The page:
To quote a partner of McKinsey in Israel, Dr Jonathan Kolodny: “It does not matter if the candidate studied management or philosophy. We  prefer students that have learnt how to think and how to look at situations differently.”

I can’t see too many economists or accountants emerging with such a skill.

Who is right and wrong? Yes, we all know that recruitment is prone to trends. I recall how much used to rest on your answer to the question “where do you see yourself in 5 years time”. Who the xxx knows?

But here is a thought for senior management in the companies mentioned above. If the youngsters are being asked to think, is there a mechanism to listen to, respect and possibly even to accept some of the conclusions of these new members of staff. Or will their thoughts just be rejected by the stuffy voices of experience, seeking to protect their positions in the hierachy?

Maybe the economists will have something to offer here.

FDI and Israel

October 21, 2010

The Israeli economy is continuing to move forward. Recent figures show that GDP will have risen by around 4% during 2010, one of the best performances within the OECD grouping. 

These “good news” items have been matched in the past month by a string of reports, indicating how investor money is returning to the Holyland. Take a look at this short list of examples:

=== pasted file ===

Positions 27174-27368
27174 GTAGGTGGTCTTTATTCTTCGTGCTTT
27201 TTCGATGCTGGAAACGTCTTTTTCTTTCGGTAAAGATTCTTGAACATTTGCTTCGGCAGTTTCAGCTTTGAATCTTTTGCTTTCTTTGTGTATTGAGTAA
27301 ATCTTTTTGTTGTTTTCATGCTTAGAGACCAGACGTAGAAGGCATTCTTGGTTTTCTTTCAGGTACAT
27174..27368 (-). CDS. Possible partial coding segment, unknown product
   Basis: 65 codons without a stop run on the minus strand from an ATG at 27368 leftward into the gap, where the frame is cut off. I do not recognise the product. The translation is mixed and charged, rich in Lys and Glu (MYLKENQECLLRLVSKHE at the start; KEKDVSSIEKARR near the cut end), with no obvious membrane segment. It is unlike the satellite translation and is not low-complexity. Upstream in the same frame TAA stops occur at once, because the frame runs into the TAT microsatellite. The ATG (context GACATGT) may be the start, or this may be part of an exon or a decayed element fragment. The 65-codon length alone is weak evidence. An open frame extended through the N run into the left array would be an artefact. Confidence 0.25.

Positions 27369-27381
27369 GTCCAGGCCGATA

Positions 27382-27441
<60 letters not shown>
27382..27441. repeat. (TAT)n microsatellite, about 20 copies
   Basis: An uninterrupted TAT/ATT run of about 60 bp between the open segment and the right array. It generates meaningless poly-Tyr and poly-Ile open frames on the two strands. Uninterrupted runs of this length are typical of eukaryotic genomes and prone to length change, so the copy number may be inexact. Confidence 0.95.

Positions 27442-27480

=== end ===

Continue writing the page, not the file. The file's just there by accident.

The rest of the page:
• Soda Stream is turning to NASDAQ for US$95m.  Similarly, specialist internet TV supplier PeerTV expects to raise between £4.6 million and £6.2 million on AIM in London.
  • The patient monitor developer, EarlySense Ltd., has raised $7 million in funding, led by a Chicago-based venture capital fund.
  • Oversi, a global leader in OTT Internet Video and P2P caching solutions, has secured US$4.9m in funding from several sources, including Cisco.
  • Axerra Networks, a provider of emulation services, has been picked up by DragonWave, Canada for roughly US$15.0m.

Even the socialists of the kibbutz movement are looking to find a total of US$3 billion in new capital.

Any surprise that the Tel Aviv Stock Exchange is looking towards new highs?

Israel’s new range of exports

October 18, 2010

Look closely, and you will find a very new set of Israeli exports floating over to her trading partners.

Sure: For many years, Israel was associated with great agricultural produce and photogenic politicians. Then came the era of hightech, as Intel’s chips are developed in the Holyland and Teva has become one of the globe’s largest generic drug manufacturers.

But the first decade of the new millennium has seen Israeli products become world leaders in many unexpected fields. Just look at the brief list below, based on news items collated over the past few days.

  1. China’s home-electronics giant Haier Group will market Israeli water purification products. With 8,000 shops that should add up to a lot of Yuan changing hands.
  2. MCO Industries in Rehovot has secured a US$50 million deal to sell solar water heaters in America.
  3. And low tech does not get left off the list, as “Israeli falafel chain Falafel Ba’ribua (“square”) aims to follow in the footsteps of Max Brenner and Aroma cafés, and take New York City by storm”.